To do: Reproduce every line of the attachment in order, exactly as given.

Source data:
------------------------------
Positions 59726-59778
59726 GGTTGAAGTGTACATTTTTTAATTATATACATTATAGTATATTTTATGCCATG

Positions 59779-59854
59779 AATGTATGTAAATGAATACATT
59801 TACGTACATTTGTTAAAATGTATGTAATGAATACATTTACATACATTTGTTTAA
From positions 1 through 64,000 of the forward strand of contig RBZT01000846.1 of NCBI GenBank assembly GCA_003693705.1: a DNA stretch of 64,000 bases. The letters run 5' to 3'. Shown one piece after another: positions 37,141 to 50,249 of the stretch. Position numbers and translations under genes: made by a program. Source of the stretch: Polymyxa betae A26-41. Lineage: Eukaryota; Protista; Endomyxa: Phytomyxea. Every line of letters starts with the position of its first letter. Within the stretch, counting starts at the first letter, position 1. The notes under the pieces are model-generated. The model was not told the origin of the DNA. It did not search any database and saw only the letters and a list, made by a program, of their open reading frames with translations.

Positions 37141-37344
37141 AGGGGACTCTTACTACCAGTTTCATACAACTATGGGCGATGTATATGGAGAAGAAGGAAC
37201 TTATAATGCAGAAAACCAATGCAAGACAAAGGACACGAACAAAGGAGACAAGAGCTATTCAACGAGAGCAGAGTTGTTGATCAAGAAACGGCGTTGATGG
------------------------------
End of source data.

Positions 59726-59778
59726 GGTTGAAGTGTACATTTTTTAATTATATACATTATAGTATATTTTATGCCATG

Positions 59779-59854
59779 AATGTATGTAAATGAATACATT
59801 TACGTACATTTGTTAAAATGTATGTAATGAATACATTTACATACATTTGTTTAA
From positions 1 through 64,000 of the forward strand of contig RBZT01000846.1 of NCBI GenBank assembly GCA_003693705.1: a DNA stretch of 64,000 bases. The letters run 5' to 3'. Shown one piece after another: positions 37,141 to 50,249 of the stretch. Position numbers and translations under genes: made by a program. Source of the stretch: Polymyxa betae A26-41. Lineage: Eukaryota; Protista; Endomyxa: Phytomyxea. Every line of letters starts with the position of its first letter. Within the stretch, counting starts at the first letter, position 1. The notes under the pieces are model-generated. The model was not told the origin of the DNA. It did not search any database and saw only the letters and a list, made by a program, of their open reading frames with translations.

Positions 37141-37344
37141 AGGGGACTCTTACTACCAGTTTCATACAACTATGGGCGATGTATATGGAGAAGAAGGAAC
37201 TTATAATGCAGAAAACCAATGCAAGACAAAGGACACGAACAAAGGAGACAAGAGCTATTCAACGAGAGCAGAGTTGTTGATCAAGAAACGGCGTTGATGG